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Landlords face no further action after golly doll display in Grays pub

Police say two people who were interviewed during the investigation will face no further action 

Police who removed a collection of golly dolls on display in a Grays pub said two people who were voluntarily interviewed will face no further action.

An allegation of hate crime was first reported to police on Friday, 24 February by a member of the public who’d come across the offensive dolls on display at The White Hart Inn in Argent Street.

In April, the dolls were seized from behind the bar.

Essex Police said “they carried out a thorough investigation, following reasonable lines of enquiry, because the force wants everyone to feel safe in our county.

“The investigation was carried out under Section 4(a) of the Public Order Act 1986 and Section 31 of the Crime and Disorder Act 1998. Officers remained in consistent dialogue with the Crown Prosecution Service (CPS) throughout as well as working closely with our Thurrock Independent Advisory Group.

“Two people, a man and a woman, were interviewed voluntarily and a file was submitted to the CPS.

“Taking into account all of the evidence gathered by Essex Police and our exhaustive investigation, the CPS have taken the decision that the individuals spoken to in connection with this matter will face no further action. We have updated the person who, rightly, reported their concerns to us.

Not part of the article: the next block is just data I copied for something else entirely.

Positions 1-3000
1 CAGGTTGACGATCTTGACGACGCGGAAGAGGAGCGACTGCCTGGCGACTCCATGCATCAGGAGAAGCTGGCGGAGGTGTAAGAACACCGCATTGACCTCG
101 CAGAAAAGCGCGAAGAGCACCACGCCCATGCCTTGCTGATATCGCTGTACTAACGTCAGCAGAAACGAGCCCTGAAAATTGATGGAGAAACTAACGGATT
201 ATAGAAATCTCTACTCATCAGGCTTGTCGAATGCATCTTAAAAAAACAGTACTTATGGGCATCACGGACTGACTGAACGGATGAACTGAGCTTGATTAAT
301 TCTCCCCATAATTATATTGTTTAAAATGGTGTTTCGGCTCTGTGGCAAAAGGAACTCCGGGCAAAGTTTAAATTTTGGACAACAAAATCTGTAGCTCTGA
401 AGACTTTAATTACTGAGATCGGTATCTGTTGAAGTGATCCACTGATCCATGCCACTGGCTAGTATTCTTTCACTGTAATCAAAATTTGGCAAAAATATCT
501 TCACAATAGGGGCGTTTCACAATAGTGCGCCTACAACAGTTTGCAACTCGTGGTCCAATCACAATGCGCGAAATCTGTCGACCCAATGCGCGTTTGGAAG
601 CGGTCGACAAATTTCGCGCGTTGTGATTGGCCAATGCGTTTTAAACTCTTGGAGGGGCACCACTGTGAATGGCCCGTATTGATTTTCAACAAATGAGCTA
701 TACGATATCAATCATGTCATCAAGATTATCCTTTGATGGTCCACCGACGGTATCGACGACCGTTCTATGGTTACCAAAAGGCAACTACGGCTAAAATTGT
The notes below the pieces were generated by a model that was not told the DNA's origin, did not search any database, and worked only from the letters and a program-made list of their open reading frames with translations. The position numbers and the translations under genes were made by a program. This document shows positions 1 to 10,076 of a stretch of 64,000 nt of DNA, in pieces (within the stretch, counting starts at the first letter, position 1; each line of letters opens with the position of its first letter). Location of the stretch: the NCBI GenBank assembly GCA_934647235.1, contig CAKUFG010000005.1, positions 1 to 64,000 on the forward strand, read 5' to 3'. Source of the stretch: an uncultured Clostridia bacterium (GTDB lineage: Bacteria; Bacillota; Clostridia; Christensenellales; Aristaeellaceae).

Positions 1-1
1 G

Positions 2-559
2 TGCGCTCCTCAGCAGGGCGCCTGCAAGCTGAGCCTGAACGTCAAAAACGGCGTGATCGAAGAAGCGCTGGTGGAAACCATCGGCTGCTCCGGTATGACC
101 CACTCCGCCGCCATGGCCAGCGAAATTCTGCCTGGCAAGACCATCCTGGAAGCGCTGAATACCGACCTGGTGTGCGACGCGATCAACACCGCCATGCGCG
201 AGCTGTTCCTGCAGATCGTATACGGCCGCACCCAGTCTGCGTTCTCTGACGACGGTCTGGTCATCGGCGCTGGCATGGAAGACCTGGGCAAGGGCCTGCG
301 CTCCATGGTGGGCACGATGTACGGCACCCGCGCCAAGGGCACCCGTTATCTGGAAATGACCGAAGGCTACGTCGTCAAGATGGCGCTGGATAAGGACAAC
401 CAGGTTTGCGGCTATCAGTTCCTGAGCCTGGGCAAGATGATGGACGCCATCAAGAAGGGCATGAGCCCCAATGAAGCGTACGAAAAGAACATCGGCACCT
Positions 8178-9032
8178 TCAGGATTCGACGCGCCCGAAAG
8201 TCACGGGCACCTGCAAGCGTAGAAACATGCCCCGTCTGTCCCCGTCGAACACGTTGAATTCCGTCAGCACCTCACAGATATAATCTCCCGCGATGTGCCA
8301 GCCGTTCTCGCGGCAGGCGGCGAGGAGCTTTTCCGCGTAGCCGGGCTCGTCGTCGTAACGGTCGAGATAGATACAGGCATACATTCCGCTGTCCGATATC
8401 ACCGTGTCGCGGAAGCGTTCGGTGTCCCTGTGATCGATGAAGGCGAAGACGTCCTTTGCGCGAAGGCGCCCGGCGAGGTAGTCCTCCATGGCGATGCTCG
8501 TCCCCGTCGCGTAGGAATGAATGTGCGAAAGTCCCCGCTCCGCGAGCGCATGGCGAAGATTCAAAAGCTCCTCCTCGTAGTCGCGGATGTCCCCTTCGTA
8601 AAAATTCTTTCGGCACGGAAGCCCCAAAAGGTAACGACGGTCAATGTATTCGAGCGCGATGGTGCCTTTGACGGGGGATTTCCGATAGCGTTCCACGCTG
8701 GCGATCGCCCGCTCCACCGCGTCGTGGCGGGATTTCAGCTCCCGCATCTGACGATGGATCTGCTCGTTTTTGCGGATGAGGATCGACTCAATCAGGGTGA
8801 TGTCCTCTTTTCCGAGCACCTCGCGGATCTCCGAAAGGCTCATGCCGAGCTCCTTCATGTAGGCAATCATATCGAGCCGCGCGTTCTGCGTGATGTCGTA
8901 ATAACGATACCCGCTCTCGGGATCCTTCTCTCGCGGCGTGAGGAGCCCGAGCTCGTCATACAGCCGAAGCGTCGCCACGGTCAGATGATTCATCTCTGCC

Assistant Chief Constable Glen Pavelin said: “We investigate crimes reported to us without fear or favour.

“This means we are sometimes faced with allegations of crime where people have strong opposing views, but it is the role of policing to remain impartial and investigate allegations raised to us.

“It’s our job to support victims, investigate allegations of crime, ensuring we follow all reasonable lines of enquiry, interview suspects and witnesses and present the evidence to the CPS to build a case for prosecution.”

A Crown Prosecution Service spokesperson said: “The CPS has a duty to make fair and impartial legal decisions based on the evidence provided to us by the police.

“We considered the available evidence and concluded our legal test for a prosecution was not met.”

Neil Woodbridge, Chair of the Thurrock Independent Advisory Group – which is a panel of community members who provide Essex Police with a critical opinion from outside policing on key policing issues affecting communities – said: “Thurrock Independent Advisory Group have worked closely as critical friends of Essex Police.

“We are rightly proud of our relationship and have offered them many challenges over the years.

“When an allegation is made, we need to feel confident that Essex Police will show due diligence and act in upholding the law and indeed be in-tune with the concerns of the community, we feel they routinely do that.

“We feel Essex Police took the correct actions in investigating this matter fully. We thank them for taking all potential hate crimes seriously and we would urge all the communities of Thurrock to report anything they have concerns about. Thurrock is a safe and community minded place to live and work in. We welcome this continuing to be so as we all work together as one community.

“We urge all victims of crime to continue to come forward and to report crimes. We continue to work hard to ensure our county is a safe place to live and work, for all our communities.”

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